Friday, May 24, 2013

The Essentials for Modeling a Sustainable Future

Tim Brewer, a consultant, shows EPSCoR intern Robin Rasmussen Mt. Moran

How do you model a sustainable future?
This is part of what CI-WATER collaborators will be discussing at the Second Annual CI-WATER Symposium next week, and the answer, in part, lies within racks of black, plastic, electronic boxes, called nodes. These boxes, complete with rows of blinking lights, may not look impressive on the outside, but they make up the supercomputers housed in Wyoming and Utah, which are vital to CI-WATER research.
A supercomputer is a collection of normal computers which operates faster and allows for higher quality computational research. One such supercomputer used by CI-WATER is Mt. Moran, housed at the University of Wyoming. Mt. Moran, which was put into production in February 2013, is an important addition to research resources at UW, because it is the first supercomputer available solely to UW researchers and their collaborators. It has opened up research capabilities and is changing the way researchers do computational research at UW.
The storage space called Bighorn
“Before, what people were doing was running computational analysis at their workstations at their desks or making small clusters,” says Timothy Kuhfuss, the director of the Advanced Research Computing Center (ARCC).
Computational analysis on these systems was slow and often required graduate students on big research projects to manage these systems when their time and skills may have been better used elsewhere. These graduate students can now work on Mt. Moran, along with their faculty advisers and UW collaborators, such as CI-WATER partners in Utah. Without this resource, researchers on the CI-WATER grant would have a harder time developing the models which will help them better understand water resources in the western United States.
Mt. Moran’s location on the UW campus is just as important as its capabilities because it adds to the environment ARCC strives for in assisting its users.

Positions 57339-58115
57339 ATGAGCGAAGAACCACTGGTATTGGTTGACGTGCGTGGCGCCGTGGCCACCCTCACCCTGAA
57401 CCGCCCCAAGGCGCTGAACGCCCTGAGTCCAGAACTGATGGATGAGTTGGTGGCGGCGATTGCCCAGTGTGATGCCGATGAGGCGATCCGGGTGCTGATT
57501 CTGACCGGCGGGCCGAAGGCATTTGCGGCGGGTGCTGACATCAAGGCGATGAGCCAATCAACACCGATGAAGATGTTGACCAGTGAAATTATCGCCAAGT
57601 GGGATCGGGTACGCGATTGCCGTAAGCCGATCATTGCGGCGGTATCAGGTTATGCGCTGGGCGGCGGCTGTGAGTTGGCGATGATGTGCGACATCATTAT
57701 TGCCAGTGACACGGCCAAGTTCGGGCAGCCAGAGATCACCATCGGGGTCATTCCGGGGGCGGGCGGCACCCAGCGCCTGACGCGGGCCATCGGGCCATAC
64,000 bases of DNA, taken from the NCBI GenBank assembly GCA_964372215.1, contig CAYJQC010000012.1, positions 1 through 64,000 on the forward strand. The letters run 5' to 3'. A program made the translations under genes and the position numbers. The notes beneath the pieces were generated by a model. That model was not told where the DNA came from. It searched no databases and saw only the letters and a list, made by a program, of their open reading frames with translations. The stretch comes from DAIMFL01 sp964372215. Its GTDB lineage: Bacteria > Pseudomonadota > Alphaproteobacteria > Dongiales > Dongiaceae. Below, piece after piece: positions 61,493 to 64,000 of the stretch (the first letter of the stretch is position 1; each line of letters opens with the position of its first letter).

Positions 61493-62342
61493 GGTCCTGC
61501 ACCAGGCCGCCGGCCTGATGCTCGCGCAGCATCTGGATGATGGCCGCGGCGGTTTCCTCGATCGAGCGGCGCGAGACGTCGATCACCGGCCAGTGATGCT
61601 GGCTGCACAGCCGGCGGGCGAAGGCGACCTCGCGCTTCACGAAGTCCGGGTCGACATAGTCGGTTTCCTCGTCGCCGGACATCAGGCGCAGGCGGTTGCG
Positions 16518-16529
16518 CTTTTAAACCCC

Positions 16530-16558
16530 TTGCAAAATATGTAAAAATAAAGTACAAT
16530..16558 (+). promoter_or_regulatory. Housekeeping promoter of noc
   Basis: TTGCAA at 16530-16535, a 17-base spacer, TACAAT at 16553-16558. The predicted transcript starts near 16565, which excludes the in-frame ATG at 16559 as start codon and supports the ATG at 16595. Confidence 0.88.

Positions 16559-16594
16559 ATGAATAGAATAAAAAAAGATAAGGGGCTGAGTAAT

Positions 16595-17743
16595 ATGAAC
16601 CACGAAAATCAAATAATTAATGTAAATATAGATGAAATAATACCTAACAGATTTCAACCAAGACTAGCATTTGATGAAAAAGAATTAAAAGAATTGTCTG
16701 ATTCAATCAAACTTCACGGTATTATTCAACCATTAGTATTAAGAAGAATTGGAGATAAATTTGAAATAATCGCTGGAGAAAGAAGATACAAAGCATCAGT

Mt. Moran
“People like someone local to work with,” says Kuhfuss. “Rather than work with someone across the country, they can literally walk into the office down the hall here and talk with one of our consultants.”
Working one on one with consultants is part of the process when using Mt. Moran and allows for more personalized use of the computing capabilities.
“We want to make it real simple,” says Kuhfuss. “Once researchers apply for an account and have one on the machine, we set up a project space for them. Then, they can look at the ‘how-to’ documentation on the webpage that we point them to. Or, if they’re not the type who wants to use those resources, they can come to our offices and sit down with a consultant who will just get them going.”
Mt. Moran requires far more power than normal computing systems
To date, Mt. Moran is at 98% of its capacity and is used by 115 researchers. CI-WATER researchers at UW rely on this resource to do the base work for their models, which they then move to the bigger NCAR-Wyoming Supercomputing Center (NWSC) outside of Cheyenne, WY. These supercomputers allow for all CI-WATER researchers to examine and evaluate the future of water in the west, through the creation of models for a sustainable future.

By Kali S. McCrackin
Photos by Kali S. McCrackin

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